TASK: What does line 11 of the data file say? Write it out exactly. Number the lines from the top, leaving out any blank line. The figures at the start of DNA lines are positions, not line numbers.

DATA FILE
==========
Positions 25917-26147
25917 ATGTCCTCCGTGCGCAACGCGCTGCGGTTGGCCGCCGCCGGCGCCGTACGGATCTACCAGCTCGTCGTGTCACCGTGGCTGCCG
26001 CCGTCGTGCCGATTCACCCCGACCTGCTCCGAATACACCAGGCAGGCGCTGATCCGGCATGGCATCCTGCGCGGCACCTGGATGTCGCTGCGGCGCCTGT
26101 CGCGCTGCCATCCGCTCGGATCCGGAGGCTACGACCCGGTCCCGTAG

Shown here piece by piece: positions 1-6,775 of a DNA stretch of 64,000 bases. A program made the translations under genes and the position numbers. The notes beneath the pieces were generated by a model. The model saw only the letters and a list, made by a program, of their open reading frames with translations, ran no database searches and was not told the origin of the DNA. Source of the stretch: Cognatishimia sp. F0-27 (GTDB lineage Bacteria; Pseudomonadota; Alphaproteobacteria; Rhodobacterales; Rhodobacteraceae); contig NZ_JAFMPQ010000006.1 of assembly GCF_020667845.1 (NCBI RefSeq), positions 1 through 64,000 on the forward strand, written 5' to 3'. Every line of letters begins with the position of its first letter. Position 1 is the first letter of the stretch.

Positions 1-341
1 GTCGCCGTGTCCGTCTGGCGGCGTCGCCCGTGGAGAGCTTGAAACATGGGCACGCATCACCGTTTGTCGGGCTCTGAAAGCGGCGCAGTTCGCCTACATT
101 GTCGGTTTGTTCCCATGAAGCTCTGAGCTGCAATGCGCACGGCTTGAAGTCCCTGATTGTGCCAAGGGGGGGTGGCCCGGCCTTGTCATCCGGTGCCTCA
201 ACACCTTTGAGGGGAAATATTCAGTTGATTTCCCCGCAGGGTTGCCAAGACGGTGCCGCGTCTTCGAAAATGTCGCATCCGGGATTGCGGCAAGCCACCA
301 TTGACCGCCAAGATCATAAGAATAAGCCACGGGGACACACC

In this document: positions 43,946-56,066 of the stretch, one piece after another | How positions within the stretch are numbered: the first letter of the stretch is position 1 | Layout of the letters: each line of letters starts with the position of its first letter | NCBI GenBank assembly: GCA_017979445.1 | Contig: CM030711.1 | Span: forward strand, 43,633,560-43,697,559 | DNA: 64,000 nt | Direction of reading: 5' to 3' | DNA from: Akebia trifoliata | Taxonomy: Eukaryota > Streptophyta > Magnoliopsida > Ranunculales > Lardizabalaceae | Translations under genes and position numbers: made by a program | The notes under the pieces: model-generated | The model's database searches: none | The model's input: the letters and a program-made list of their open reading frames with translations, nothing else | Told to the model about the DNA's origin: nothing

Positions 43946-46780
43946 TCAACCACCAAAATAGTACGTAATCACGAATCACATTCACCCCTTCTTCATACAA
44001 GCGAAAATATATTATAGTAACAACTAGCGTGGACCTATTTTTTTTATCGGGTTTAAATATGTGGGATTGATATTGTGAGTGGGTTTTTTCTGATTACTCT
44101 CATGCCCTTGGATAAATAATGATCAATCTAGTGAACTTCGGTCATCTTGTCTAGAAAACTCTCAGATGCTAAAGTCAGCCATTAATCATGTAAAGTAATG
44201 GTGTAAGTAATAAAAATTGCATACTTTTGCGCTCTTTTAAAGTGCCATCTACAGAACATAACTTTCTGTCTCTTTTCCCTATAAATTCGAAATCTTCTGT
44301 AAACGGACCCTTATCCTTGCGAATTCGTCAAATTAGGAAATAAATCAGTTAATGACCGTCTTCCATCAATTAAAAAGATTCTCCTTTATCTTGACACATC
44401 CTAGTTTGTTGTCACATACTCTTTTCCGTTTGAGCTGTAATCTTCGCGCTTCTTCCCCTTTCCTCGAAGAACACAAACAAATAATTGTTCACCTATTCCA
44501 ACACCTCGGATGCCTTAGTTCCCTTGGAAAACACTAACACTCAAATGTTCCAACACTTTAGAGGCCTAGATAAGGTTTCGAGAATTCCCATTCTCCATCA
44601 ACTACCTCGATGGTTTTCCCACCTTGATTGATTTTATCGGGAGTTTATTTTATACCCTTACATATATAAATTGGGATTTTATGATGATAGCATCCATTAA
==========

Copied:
In this document: positions 43,946-56,066 of the stretch, one piece after another | How positions within the stretch are numbered: the first letter of the stretch is position 1 | Layout of the letters: each line of letters starts with the position of its first letter | NCBI GenBank assembly: GCA_017979445.1 | Contig: CM030711.1 | Span: forward strand, 43,633,560-43,697,559 | DNA: 64,000 nt | Direction of reading: 5' to 3' | DNA from: Akebia trifoliata | Taxonomy: Eukaryota > Streptophyta > Magnoliopsida > Ranunculales > Lardizabalaceae | Translations under genes and position numbers: made by a program | The notes under the pieces: model-generated | The model's database searches: none | The model's input: the letters and a program-made list of their open reading frames with translations, nothing else | Told to the model about the DNA's origin: nothing